Emergency Guidance

Would you know what to do in a roadside emergency?

1 in 5 newly qualified drivers crash within the first 6 months of passing their test. Make sure you are prepared just in case the worst should happen.

FREE lifesaving P.A.N.I.C. App

Make sure that you are prepared for an emergency situation! Learn2Live have developed a mobile phone app that is FREE for anyone to download to their smartphone.

The PANIC app is designed to help you in the first few moments if you are involved in a car crash.

How to use the app in an emergency

  • Open the app and work your way through the P.A.N.I.C pages.
  • The grid reference of your location will be displayed at the bottom of most of the pages, this will often be the most important piece of information you can give the emergency services – if you give them the grid reference they will be able to reach you quicker.

You can access the grid reference number/location by clicking on Main Menu and then My Location.

  • Press the exit button (in the top right hand corner of the app) when you are ready to call the emergency services. This will hide, but not close, the app.
  • Always ask for the Ambulance service if someone is injured; they will contact the Police and the Fire service.
  • Put your phone onto speaker and then open the P.A.N.I.C app, which will allow you to give the emergency services your location grid reference along with any other information they may need.

First Aid

  • The App provides information about what to do first, basic emergency first aid and important information the emergency services will want from you.
  • Due to the importance of the PANIC section, this will always be the first section that appears when you open the app.
  • We advise that you take the time to read through the P.A.N.I.C pages to familiarise yourself with the information. If your are involved in a crash, a few seconds may make the difference between life and death.

Other information

  • The app also includes some other useful features including ICE (In Case of Emergency) details, an area that stores your medical details along with emergency contact details should you be the person that is injured.
  • The last section of the app allows you to store vehicle reminders for your tyre pressures, MOT, tax, oil and service. It also allows you to store contact details for your insurance, car breakdown and local garage.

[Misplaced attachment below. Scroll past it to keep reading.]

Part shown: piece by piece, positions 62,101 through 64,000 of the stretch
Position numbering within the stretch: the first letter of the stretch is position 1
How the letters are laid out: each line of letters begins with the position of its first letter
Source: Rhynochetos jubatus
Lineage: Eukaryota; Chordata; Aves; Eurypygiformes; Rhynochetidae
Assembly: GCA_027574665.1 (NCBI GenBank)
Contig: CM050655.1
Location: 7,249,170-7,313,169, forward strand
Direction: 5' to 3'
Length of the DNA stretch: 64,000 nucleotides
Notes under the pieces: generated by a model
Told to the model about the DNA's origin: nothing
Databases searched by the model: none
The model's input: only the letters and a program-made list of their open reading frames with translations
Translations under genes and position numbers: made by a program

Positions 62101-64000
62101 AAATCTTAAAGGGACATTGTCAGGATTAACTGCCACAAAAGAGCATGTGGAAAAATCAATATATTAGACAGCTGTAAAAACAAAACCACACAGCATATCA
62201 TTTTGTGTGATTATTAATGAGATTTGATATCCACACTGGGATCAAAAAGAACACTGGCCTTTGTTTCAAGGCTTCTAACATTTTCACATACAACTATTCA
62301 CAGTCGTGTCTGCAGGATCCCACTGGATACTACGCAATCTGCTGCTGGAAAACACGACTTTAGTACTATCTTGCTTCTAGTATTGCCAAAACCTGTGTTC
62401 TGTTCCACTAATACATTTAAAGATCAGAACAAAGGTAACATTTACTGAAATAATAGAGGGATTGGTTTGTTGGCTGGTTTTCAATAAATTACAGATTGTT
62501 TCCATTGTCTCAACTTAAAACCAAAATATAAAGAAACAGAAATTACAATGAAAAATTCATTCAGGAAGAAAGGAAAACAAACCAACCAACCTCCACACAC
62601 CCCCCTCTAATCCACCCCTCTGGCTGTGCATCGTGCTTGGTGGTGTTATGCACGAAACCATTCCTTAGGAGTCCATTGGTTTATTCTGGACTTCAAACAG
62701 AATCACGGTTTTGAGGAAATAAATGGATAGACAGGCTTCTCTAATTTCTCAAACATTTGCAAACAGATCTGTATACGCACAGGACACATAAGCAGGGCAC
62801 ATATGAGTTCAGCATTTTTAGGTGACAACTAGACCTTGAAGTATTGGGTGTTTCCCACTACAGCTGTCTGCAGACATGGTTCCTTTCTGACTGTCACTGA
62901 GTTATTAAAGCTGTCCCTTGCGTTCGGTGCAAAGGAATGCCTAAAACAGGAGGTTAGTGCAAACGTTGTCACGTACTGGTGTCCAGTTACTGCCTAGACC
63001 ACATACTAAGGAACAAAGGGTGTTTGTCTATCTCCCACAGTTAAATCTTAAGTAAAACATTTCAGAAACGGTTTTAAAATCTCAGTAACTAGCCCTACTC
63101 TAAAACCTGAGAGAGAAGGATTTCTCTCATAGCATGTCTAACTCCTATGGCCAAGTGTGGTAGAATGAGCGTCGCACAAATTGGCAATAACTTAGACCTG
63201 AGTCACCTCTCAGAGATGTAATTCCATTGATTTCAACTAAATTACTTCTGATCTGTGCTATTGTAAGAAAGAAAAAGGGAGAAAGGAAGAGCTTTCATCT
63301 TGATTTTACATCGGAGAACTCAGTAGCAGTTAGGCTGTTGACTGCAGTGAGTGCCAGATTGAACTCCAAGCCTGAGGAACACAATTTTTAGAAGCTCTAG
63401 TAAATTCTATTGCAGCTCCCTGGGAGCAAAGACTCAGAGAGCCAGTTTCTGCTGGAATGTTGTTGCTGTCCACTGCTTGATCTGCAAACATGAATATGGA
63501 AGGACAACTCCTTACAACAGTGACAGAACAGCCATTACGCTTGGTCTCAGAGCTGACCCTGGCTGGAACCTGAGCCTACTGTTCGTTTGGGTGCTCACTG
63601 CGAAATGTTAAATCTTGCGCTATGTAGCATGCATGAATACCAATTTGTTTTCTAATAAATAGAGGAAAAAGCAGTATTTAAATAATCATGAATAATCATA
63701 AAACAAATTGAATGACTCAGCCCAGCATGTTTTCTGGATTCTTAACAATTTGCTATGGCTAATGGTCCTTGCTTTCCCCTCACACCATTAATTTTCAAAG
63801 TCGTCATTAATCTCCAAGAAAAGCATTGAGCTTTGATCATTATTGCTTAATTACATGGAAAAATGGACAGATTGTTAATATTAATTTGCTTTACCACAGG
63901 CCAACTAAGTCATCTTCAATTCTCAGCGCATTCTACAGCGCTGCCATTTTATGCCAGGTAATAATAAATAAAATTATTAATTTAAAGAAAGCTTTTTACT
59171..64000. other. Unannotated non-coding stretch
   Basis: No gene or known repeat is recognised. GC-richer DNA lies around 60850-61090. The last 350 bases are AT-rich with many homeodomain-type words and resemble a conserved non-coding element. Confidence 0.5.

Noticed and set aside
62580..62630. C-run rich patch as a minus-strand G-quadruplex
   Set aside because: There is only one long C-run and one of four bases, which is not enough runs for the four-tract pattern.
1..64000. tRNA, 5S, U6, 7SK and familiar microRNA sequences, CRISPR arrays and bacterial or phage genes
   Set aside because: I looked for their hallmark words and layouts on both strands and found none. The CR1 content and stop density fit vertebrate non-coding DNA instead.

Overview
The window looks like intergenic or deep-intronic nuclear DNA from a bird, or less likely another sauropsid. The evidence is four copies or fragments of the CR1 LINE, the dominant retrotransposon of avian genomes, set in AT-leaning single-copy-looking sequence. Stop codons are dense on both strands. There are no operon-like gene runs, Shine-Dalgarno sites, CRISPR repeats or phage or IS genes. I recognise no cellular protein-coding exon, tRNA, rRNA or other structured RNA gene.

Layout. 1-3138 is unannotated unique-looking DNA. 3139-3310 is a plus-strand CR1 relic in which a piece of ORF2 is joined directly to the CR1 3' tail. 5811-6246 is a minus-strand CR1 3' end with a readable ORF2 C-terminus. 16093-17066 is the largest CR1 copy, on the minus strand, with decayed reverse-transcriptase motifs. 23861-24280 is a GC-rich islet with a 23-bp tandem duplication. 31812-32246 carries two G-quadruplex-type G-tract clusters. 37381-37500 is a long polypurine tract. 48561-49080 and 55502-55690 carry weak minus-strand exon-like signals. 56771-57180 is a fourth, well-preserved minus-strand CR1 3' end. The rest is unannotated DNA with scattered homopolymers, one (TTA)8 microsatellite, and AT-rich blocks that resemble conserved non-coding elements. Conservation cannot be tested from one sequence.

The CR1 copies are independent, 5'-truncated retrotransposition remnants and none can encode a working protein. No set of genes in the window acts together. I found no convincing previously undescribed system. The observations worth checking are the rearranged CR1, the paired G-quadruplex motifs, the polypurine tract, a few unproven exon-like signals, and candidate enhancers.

What to do if you have a collision

A driver involved in a collision should stop whether or not it was their fault if:-

  • Anyone, other than themselves is injured; or
  • Another vehicle, or someone else's property is damage; or
  • An animal in another vehicle or running across the road is injured; or
  • A bollard, street lamp or other item of street furniture is damaged.

If you have to stop, you must remain near the vehicle long enough for anyone who is involved directly or indirectly in the collision to ask for details. This could be, for example, the owner of an injured animal, a relative of someone who is injured, or the police. The driver must then give their name and address, the name and address of the owner of the vehicle (if the driver is not the owner) and the registration number of the vehicle.

The driver may also have to report the collision to a police officer or at a police station, in person, as soon as practicable and in any case within 24 hours. The duty arises whenever a driver has not given their name and address at the scene of the collision, whether or not they were asked to do so.

If any injury is cause to another person, the driver must also produce a valid insurance certificate if asked to do so by a police officer, injured person, or anyone else directly or indirectly involved in the collision. If the insurance certificate is asked for, but is not produced at the time, the collision must be reported to a police station as soon as practicable, or in any case within 24 hours, and the insurance certificate must be taken to a police station within seven days of the collision. However, if the driver is asked at the time of the collision to produce insurance details and does so, there is no further obligation to report the accident to the police, as long as they have complied with the duties described above.

In the case of a damage-only collision, the driver must give insurance details to anyone who may wish to make a claim against them.

In all collisions, a driver should inform their own insurance company.


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